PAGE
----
' Cinema Romantico: A Digression: The Night Church Went Secular & My Faith Was Affirmed on a Bus

Monday, September 22, 2008

A Digression: The Night Church Went Secular & My Faith Was Affirmed on a Bus

The answer to your most obvious question is, yes, that horrendously blurry image really is Jenny Lewis, the beguiling, ultra-talented frontwoman for the rock band Rilo Kiley who my friend Dave and I saw solo on Friday night at the Epiphany Church in downtown Chicago. (Either, cellphone cameras weren't designed for taking pictures in dark spaces or I just don't know how to do it.) First off, let me say that if the new stuff she played on Friday (her second solo record hits stores tomorrow) is as good as it sounded at this show, well, my sympathies, Rilo Kiley devotees, but I don't how much longer they're going to last. Her abilites are progressing at a rapid rate. Second, yes, you read the words Epiphany Church correctly. She really did play at an architectually marvelous House of the Lord. Why is this noteworthy?

Oh, no reason. Perhaps because Ms. Lewis authored the tune "Born Secular". And the tune "The Absence of God". Or perhaps because she wrote these lines: "It's a surefire bet I'm gonna' die. So I'm taking up praying on Sunday nights. And it's not that I believe in your almigt. But I might as well as insurance or bail." Or perhaps because she wrote this line: "My mama is an athiest, if I stay out late she don't get pissed." Or perhaps because she wrote-

Voice Inside Nick's Head: "Nick, stop it! Now you're just listing lyrics! Remember, you told yourself you wouldn't do that?"
Nick: "I'm sorry! I'm sorry! I can't help it! Just one more line? Please?"
Voice Inside Nick's Head: "Okay. One more."

She also wrote this line: "It's just you and God. But what if God's not there?" Yes, she sang those in the church, and I sang right along with her. And let me tell you, after a week of the nation's economy falling to pieces, 124 more hurricanes destroying everything in their path and a continuing Presidential election I'm already sick off, it felt really, really good to sing them out loud.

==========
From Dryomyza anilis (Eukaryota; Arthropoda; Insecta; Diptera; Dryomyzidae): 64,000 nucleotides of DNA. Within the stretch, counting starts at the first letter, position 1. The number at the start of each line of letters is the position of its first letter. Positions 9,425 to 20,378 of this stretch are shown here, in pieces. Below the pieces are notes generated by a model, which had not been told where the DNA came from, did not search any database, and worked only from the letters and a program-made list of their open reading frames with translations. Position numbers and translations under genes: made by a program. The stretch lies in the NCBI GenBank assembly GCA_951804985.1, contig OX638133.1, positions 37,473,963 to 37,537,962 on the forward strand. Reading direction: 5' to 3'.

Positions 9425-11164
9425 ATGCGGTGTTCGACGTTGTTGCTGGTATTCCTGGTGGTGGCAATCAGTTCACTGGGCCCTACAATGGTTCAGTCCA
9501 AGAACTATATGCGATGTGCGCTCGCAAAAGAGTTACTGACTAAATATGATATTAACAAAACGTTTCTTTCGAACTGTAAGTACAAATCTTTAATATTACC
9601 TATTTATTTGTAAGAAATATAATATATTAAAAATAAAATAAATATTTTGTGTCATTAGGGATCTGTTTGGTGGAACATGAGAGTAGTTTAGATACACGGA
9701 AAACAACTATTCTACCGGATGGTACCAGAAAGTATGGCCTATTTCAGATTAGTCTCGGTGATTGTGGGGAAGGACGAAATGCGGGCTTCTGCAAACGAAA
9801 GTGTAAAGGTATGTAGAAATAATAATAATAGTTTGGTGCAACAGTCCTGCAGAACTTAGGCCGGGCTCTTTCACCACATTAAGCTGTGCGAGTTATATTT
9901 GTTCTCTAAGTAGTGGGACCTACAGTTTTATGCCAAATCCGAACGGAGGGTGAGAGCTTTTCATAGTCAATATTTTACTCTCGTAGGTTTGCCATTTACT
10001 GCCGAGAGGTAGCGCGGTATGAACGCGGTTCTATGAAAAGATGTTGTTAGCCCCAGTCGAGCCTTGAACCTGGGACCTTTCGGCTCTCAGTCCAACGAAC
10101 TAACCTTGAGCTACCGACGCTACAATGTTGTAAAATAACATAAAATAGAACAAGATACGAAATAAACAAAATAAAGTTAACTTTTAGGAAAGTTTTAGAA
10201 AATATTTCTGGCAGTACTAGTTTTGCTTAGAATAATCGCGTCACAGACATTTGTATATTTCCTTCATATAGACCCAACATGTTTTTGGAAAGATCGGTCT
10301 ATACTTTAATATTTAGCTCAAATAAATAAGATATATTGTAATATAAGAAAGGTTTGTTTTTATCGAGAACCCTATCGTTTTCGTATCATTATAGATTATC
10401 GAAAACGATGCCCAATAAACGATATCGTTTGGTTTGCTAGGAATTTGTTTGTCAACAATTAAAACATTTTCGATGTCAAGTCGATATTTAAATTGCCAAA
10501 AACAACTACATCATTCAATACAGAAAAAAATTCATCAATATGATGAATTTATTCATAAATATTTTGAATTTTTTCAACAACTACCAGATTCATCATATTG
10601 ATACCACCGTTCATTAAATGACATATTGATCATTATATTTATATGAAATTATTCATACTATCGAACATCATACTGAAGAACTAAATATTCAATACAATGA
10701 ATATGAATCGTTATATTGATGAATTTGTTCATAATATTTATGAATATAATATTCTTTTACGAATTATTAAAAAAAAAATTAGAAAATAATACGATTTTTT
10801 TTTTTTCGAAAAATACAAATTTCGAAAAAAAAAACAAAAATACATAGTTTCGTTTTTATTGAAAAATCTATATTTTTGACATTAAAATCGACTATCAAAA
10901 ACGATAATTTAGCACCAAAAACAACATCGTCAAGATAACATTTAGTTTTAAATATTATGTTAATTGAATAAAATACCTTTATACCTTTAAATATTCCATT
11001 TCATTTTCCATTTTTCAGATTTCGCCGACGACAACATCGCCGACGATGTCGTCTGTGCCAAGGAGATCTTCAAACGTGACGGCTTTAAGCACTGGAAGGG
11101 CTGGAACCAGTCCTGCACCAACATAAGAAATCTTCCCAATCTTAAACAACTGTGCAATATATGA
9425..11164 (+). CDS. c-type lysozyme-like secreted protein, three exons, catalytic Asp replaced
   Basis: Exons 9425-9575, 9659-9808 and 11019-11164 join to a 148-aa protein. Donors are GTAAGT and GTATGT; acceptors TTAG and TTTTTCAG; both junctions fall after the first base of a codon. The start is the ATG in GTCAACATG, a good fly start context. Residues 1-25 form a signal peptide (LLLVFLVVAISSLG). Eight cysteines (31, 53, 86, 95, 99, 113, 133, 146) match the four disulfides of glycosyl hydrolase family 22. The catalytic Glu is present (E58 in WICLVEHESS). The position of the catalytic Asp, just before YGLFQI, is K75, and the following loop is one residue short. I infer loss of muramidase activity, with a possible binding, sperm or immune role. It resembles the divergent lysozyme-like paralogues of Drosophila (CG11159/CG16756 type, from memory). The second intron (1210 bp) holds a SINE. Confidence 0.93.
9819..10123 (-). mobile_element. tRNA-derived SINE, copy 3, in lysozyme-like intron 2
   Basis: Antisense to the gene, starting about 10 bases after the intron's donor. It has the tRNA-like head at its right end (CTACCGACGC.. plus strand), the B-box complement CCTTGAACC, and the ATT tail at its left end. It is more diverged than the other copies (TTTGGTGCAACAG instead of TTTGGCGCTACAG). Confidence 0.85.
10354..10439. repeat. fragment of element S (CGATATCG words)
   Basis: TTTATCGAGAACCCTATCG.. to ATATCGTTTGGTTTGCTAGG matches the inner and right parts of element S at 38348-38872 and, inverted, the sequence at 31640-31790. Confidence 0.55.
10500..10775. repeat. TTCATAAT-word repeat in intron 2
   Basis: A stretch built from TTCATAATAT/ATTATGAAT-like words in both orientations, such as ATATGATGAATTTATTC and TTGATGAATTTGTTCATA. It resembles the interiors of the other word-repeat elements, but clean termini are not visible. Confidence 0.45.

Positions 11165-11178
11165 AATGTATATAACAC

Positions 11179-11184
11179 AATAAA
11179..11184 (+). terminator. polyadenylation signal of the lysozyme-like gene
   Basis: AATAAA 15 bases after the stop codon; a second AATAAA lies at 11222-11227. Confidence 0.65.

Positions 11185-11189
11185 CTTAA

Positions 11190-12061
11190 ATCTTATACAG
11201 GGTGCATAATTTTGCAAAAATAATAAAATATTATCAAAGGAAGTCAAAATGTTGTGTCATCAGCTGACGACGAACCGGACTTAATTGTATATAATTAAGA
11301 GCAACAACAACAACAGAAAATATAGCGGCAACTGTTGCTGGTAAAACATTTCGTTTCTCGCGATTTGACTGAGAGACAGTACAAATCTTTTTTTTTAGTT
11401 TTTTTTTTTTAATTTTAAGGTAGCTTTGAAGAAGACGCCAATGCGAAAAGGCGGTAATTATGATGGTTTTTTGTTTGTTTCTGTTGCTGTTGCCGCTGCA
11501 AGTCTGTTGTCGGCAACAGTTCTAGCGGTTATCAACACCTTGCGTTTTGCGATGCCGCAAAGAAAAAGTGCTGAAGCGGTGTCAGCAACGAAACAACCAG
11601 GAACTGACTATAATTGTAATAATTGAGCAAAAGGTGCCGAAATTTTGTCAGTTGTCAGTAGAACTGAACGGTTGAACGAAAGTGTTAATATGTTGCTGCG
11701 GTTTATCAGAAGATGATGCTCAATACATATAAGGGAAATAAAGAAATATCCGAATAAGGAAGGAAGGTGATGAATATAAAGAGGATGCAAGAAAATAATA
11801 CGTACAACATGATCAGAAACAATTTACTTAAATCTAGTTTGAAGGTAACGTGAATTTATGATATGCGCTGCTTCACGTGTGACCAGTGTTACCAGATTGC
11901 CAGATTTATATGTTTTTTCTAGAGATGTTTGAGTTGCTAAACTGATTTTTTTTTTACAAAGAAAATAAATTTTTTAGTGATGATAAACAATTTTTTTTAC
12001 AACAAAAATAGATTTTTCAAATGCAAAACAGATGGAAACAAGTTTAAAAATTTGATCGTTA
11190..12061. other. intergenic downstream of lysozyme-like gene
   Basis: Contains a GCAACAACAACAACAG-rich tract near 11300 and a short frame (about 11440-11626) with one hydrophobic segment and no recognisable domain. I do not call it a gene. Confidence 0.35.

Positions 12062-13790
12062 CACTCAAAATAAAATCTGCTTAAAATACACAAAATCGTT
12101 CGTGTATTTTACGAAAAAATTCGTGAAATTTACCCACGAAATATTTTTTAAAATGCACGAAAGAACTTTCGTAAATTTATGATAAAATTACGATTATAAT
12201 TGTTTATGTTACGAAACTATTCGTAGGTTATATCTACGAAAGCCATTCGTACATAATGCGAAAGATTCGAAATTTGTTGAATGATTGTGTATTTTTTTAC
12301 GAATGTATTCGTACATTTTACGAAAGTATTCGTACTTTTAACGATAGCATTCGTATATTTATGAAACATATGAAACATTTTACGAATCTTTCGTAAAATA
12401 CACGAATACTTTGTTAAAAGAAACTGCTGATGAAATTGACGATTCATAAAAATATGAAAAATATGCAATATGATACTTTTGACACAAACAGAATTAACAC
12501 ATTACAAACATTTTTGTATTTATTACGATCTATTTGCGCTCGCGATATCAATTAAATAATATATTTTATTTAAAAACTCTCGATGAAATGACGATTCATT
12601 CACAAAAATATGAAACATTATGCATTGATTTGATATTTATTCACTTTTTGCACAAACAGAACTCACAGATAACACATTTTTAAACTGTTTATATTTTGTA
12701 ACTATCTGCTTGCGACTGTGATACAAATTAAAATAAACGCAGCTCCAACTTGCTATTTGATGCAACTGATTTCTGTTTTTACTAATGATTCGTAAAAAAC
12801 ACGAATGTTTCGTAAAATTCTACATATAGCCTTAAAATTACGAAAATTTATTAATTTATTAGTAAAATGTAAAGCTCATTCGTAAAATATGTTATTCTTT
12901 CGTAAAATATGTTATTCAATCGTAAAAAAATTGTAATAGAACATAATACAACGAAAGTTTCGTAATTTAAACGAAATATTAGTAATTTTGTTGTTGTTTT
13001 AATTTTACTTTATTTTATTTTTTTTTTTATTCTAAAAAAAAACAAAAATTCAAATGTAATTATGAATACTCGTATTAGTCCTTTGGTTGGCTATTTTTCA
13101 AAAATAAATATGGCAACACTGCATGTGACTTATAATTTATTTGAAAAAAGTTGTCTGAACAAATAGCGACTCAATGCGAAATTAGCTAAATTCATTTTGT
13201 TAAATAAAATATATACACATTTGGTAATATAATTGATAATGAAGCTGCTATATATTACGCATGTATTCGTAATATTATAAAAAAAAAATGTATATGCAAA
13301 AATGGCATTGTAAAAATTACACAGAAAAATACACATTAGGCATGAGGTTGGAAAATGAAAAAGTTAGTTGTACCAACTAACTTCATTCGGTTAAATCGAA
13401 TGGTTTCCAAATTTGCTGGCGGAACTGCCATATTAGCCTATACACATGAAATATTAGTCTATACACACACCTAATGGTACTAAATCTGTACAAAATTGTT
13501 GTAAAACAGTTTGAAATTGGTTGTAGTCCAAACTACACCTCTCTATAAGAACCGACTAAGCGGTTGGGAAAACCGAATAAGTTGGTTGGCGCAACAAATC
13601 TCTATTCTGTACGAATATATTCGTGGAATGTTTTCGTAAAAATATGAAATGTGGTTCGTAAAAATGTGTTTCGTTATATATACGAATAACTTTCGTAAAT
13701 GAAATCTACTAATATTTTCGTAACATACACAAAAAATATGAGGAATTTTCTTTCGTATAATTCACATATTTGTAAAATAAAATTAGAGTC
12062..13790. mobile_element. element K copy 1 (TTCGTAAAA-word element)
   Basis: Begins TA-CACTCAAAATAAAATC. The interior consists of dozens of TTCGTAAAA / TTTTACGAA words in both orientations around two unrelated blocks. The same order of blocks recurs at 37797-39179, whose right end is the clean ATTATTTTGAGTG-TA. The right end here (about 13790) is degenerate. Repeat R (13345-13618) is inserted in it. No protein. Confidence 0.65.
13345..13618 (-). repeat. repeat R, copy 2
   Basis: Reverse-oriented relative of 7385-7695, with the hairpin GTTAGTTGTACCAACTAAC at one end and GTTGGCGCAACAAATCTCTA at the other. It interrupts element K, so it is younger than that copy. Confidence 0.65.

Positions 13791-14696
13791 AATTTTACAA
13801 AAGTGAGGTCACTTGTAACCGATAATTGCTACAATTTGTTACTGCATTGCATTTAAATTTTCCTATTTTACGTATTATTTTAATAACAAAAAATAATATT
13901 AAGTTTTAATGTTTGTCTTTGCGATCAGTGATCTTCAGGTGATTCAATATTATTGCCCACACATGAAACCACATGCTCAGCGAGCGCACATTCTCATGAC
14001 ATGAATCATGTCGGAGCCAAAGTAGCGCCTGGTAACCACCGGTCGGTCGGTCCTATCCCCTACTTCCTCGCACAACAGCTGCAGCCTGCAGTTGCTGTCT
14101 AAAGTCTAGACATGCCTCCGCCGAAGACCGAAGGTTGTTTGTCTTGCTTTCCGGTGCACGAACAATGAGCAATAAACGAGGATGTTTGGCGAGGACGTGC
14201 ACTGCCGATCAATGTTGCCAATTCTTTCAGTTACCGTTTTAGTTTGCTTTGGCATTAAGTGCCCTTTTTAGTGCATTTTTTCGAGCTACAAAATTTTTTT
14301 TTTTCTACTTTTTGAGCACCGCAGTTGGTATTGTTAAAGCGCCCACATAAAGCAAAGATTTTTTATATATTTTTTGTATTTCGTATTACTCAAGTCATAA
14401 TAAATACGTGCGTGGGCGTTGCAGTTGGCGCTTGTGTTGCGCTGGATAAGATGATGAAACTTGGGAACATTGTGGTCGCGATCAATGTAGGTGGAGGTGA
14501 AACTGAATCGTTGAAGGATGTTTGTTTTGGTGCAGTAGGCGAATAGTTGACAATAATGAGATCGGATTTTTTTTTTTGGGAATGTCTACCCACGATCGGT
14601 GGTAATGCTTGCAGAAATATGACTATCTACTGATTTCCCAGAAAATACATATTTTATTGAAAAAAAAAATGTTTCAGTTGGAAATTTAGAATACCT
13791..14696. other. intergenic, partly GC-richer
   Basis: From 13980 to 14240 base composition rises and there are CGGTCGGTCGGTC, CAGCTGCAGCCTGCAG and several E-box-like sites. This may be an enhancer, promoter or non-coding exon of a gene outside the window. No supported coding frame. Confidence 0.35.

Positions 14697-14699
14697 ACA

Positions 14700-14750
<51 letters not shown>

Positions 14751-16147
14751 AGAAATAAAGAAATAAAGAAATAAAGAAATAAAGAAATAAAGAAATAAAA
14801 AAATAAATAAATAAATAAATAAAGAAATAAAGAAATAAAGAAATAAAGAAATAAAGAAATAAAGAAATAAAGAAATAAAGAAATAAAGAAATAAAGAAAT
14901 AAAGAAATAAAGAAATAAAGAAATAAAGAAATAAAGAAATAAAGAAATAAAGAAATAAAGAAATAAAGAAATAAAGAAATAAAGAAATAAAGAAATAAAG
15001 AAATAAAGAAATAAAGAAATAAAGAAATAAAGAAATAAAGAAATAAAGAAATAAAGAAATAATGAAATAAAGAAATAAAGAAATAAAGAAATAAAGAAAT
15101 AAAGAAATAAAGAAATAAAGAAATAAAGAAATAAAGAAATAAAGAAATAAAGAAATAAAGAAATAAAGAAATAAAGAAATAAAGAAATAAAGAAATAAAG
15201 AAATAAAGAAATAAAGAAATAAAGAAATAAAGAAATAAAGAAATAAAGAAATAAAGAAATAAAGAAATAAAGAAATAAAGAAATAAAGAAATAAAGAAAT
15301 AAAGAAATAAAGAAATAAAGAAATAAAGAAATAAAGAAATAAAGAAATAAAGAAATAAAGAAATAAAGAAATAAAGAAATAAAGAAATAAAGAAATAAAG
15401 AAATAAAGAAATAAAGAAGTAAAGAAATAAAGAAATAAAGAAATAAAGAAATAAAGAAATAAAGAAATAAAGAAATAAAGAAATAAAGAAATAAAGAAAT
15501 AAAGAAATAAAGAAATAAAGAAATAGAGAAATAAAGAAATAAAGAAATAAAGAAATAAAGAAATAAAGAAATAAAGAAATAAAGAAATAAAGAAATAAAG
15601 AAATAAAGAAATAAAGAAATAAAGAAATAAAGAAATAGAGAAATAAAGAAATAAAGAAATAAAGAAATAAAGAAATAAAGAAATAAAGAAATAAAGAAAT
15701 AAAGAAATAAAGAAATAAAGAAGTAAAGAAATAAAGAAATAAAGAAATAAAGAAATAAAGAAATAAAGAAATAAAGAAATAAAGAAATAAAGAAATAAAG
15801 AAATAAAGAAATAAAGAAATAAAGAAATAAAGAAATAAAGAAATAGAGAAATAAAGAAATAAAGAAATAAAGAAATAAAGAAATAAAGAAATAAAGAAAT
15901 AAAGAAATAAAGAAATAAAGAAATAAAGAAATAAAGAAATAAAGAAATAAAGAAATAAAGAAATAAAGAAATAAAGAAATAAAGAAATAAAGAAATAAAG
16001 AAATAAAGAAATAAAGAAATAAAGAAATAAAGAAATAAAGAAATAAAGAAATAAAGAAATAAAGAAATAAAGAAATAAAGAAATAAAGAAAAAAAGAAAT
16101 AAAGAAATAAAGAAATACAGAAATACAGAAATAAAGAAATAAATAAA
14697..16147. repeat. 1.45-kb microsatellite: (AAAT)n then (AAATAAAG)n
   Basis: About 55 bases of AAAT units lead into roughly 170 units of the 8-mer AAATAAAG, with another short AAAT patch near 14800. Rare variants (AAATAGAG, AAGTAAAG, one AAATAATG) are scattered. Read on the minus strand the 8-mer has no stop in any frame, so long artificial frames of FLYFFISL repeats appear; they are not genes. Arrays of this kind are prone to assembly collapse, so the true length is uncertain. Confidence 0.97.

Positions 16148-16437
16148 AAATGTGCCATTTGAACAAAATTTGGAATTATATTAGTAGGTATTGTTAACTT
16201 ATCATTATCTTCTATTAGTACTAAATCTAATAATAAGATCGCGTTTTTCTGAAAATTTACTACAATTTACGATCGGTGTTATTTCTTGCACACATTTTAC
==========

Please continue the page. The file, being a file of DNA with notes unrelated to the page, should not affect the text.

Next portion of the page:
Now lest everyone think I'm some morally inept heathen I'd like to stress for the record that I'm not. I was confirmed in the Lutheran Church and I do believe in God, absolutely, it's just that I tend to get a little pissed off at Him and often times - like, say, last week - I really start to wonder about His so-called intentions. (My apolgies here for bringing this topic into my cinematical blog and, I assure you, this is just a one-off.) Most importantly, though, I don't feel Him at church. I don't. I don't think I ever did. I went to church more as a social activity and, in some ways, as an obligation. But I never felt His presence in the sermons or the bible verses or the communion or the church announcements ("the building and grounds committee is meeting this wednesday and now! The Lord's Prayer!") or, worst of all, the sharing of the peace (wherein you actually had to shake hands with the people around you and say, "Peace be with you").